Romantic writers portrayed nature as the greatest and most perfect force in the universe. They used words like "sublime" (as Mary Shelley herself does in describing Mont Blanc in Frankenstein) to convey the unfathomable power and flawlessness of the natural world. In contrast, Victor describes people as "half made up." The implication is clear: human beings, weighed down by petty concerns and countless flaws such as vanity and prejudice, pale in comparison to nature's perfection.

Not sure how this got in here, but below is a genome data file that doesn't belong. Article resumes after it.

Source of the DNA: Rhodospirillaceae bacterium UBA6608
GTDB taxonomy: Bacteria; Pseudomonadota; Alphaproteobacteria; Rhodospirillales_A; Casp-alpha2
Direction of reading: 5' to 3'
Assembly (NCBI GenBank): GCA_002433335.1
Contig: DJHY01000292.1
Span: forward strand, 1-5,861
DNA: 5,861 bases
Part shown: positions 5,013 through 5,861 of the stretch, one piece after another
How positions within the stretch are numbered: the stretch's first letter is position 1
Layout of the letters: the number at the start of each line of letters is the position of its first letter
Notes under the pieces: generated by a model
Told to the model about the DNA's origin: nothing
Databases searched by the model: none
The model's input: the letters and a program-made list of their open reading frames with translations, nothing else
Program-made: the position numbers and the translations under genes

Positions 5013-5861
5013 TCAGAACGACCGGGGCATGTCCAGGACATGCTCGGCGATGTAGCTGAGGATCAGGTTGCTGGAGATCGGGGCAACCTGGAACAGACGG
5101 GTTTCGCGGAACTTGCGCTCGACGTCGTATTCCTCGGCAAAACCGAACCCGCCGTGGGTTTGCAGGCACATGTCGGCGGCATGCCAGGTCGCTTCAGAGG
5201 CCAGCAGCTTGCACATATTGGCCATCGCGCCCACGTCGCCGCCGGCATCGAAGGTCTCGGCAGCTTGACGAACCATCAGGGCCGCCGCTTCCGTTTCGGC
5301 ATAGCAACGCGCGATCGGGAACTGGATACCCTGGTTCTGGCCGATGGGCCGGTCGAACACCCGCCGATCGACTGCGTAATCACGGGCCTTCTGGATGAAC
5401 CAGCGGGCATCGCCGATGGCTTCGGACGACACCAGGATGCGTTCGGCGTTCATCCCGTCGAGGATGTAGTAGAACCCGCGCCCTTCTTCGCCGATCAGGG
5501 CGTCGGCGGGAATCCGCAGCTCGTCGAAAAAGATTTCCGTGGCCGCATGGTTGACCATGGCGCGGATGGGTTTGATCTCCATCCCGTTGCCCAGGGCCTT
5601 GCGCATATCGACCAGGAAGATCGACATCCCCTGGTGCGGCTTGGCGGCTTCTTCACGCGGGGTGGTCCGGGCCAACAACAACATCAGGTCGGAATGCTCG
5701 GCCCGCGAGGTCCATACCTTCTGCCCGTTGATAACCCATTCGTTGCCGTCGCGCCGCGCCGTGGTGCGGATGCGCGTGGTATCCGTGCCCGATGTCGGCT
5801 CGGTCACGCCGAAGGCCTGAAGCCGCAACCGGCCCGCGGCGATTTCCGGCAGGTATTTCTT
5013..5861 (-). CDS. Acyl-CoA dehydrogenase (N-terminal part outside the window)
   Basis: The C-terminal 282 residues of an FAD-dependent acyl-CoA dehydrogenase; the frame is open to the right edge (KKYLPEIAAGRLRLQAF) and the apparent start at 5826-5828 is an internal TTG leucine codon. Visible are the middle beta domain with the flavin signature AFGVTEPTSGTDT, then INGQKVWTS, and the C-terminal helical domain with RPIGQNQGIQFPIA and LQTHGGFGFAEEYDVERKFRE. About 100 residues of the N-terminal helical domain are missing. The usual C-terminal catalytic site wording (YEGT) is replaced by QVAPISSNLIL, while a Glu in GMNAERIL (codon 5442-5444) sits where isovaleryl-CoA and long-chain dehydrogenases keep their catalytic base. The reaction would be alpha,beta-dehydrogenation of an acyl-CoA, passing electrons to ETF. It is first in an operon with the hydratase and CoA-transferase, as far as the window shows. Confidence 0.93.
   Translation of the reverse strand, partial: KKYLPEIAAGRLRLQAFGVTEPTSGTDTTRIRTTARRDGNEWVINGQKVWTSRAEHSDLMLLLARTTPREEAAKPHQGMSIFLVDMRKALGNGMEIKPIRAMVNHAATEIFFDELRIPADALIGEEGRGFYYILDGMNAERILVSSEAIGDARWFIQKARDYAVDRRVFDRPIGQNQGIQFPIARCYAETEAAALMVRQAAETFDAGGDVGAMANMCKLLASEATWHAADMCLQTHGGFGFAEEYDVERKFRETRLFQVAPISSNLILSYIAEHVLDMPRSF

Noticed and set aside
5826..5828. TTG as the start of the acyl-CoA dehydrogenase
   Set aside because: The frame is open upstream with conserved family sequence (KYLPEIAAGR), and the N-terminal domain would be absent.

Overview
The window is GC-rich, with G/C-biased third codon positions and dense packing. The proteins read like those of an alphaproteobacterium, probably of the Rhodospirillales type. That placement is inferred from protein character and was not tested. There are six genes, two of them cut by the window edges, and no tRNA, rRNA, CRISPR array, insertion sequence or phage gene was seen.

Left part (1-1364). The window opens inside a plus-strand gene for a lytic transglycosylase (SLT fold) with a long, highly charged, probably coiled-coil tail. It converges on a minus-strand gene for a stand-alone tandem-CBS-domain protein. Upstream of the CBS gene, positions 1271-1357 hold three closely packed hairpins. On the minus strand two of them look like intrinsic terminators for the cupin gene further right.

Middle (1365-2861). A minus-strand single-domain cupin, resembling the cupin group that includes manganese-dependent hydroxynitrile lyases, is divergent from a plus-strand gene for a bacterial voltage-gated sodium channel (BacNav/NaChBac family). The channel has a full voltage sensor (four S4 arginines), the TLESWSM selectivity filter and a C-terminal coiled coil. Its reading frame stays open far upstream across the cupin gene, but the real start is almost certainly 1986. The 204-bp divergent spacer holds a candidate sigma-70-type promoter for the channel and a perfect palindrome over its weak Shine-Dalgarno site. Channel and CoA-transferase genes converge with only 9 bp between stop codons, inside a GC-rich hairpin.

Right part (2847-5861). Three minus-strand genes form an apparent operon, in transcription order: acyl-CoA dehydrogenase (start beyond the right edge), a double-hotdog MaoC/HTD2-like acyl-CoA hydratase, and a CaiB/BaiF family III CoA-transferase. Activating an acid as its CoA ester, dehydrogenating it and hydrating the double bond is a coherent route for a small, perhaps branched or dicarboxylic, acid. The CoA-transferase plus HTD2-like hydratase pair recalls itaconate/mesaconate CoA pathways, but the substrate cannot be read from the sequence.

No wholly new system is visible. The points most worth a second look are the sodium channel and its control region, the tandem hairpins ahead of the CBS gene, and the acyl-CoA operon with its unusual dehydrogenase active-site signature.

It should come as no surprise, then, that crises and suffering result when, in Frankenstein, imperfect men disturb nature's perfection. Victor in his pride attempts to discover the "mysteries of creation," to "pioneer a new way" by penetrating the "citadel of nature." But just as a wave will take down even the strongest swimmer, nature prevails in the end and Victor is destroyed for his misguided attempt to manipulate its power.